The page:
As I am slowly diving into the world of Twitter, I have learned many things. While I will wait to elaborate on all the lessons Twitter is throwing out there, the thing I have been focused on lately is the enormous amount of “holidays”. We just had National Dog Day, which was after National Siblings Day and today is one of my favorites so far: National Grilled Cheese Day. Yes, even two pieces of bread glued together with cheese has it’s own special holiday. I am amazed. While I am sure all of these made up holidays may actually boost a love between siblings and our pets or an increase in sales of grilled cheese sandwiches, is it really necessary? In fact, are most holidays all that necessary or good for us?
Take Easter for example. It is coming up on Sunday. Easter is one of the most confusing holidays in my book. Each year it is on a Sunday, but that day can be anywhere from March 22 to April 23. It is quite interesting the way it is determined: the first Sunday after the first full moon occurring on or after the March equinox. It is quite interesting to me because this means the day Jesus was resurrected changes EVERY year. Talk about confusing when you try to explain that to your kids.
Now, I understand the importance of Easter. I am not very religious but I do consider myself a Christian. It is probably the most symbolic day of the year for the Christian religions. So why let it be ruined but colored eggs, plastic grass and oversized plush animals hiding candy? It seems to make a mockery of this incredible day. In early times, new litters of rabbits were generally born in the time near Easter symbolizing new life, but is this really what the Christian church wants to hold on to?
Ask any kid on the playground at school about what their favorite part of Easter is. While many of them will know the reason behind Easter, their favorite part will not be attending church. It is not going to be learning about the sacrifices Jesus made for humanity and the incredible miracle that took place as he rose from his tomb. No. It is about the big egg hunt. The colored eggs. The candy. Easter has become a day where binging in chocolate and treats is more than acceptable; it is encouraged. Gluttony (one of the cardinal sins) is actually encouraged.
One of the hardest things I deal with while facing these holidays is how bad for our health these holidays are becoming. We eat very healthy. We limit our sugar intake, avoid junk food, teach our kids that things like squash, zucchini, spinach and broccoli are amazing to eat. However, the task of raising our children to avoid bad food is incredibly difficult when every store pushes it on us or people are continuously trying to hand candy to your kids. I even have people tell me that my children deserve a treat, another piece of chocolate, more candy.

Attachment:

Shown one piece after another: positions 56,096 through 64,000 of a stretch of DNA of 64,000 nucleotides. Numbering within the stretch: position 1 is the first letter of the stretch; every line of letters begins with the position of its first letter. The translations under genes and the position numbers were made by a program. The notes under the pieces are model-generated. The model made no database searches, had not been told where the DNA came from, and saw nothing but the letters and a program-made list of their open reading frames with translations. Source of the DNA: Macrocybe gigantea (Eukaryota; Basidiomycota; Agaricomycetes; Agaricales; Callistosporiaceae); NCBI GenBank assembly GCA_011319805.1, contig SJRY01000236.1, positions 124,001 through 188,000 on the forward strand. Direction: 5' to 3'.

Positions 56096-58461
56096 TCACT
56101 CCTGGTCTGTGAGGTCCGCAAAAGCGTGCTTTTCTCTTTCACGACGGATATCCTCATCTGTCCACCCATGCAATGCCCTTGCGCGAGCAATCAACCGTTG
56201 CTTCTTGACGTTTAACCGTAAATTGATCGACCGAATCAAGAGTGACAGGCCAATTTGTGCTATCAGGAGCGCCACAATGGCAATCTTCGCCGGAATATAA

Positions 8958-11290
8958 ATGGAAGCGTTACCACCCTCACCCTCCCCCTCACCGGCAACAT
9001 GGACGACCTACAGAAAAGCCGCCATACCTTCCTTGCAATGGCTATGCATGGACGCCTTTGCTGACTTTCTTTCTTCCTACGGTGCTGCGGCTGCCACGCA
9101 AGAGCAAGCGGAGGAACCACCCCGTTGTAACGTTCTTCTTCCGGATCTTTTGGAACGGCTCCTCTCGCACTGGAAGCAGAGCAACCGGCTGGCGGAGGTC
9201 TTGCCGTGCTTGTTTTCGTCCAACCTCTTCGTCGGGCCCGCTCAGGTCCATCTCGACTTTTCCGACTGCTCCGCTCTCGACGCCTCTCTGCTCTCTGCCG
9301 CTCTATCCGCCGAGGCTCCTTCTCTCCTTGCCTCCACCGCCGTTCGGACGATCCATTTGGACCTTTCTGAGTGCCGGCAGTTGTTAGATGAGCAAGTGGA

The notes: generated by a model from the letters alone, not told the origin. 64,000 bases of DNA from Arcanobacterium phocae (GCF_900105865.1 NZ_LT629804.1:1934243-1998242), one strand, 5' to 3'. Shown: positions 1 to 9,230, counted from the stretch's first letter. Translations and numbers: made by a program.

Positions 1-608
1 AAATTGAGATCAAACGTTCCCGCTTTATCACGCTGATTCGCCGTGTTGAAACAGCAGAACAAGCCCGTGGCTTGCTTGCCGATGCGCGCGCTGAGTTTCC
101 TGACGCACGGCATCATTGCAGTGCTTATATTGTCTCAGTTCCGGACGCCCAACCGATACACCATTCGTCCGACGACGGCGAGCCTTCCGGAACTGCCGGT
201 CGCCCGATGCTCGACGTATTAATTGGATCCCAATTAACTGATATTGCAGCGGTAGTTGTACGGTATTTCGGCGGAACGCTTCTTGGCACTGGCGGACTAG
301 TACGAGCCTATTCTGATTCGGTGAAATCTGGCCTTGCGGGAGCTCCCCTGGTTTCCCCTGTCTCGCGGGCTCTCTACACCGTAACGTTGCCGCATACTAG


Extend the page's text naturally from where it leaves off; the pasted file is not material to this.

In a country riddled with diseases such as diabetes, obesity, heart disease, high cholesterol, cancer, and addiction, shouldn’t we focus on healthier alternatives and a healthier lifestyle than a sugar-induced high? Shouldn’t we protect our children from a life of illness and teach them that when you are constantly indulging in treats, you are actually hurting yourself? Something as simple as a single Hershey kiss has 2.5 grams of sugar in it. Considering an ADULT woman’s recommended daily sugar intake should be no more than 25 grams of sugar, that small indulgence is a lot more than small. Ten pieces is the same as an entire day’s worth of sugar! And that is for an adult, not a child.
I’m not going to tell you that this Easter there will be no chocolate in our house. At this point, it is inevitable. Anywhere we go, candy is pushed at us but what I will tell you is that my children will learn about the true meaning of Easter, and when they awaken to the baskets the “Easter Bunny” left for them, they will have things such as new biking gloves and paints instead of chocolate and chick-shaped marshmallows. The best part about it is that they will be thrilled because treats don’t have to be edible.
One final word: please think before you offer someone else’s children candy. While the gesture is nice and thoughtful, it puts parents in a difficult position to turn it down in front of their children. It make the parent the bad guy for not allowing that sucker. Yes, it is a small treat, but think about how quickly one small treat escalates when everyone is doing it or when you look at the amount of sugar in that small treat. If you do feel compelled to give kids “treats”: things like stickers, pencils, erasers, and tiny trinkets are just as loved by kids and they serve a purpose in the home. Those things have more meaning to children than candy and it doesn’t affect their health. We are doing our best to raise our children to be healthy and we hope that you can support our decisions. While you may think they “deserve” that piece of chocolate, we feel that our kids shouldn’t be getting chocolate everyday or even every week. I am not asking for you to agree with that decision, but please respect us enough to allow us to make those decisions. Thank you.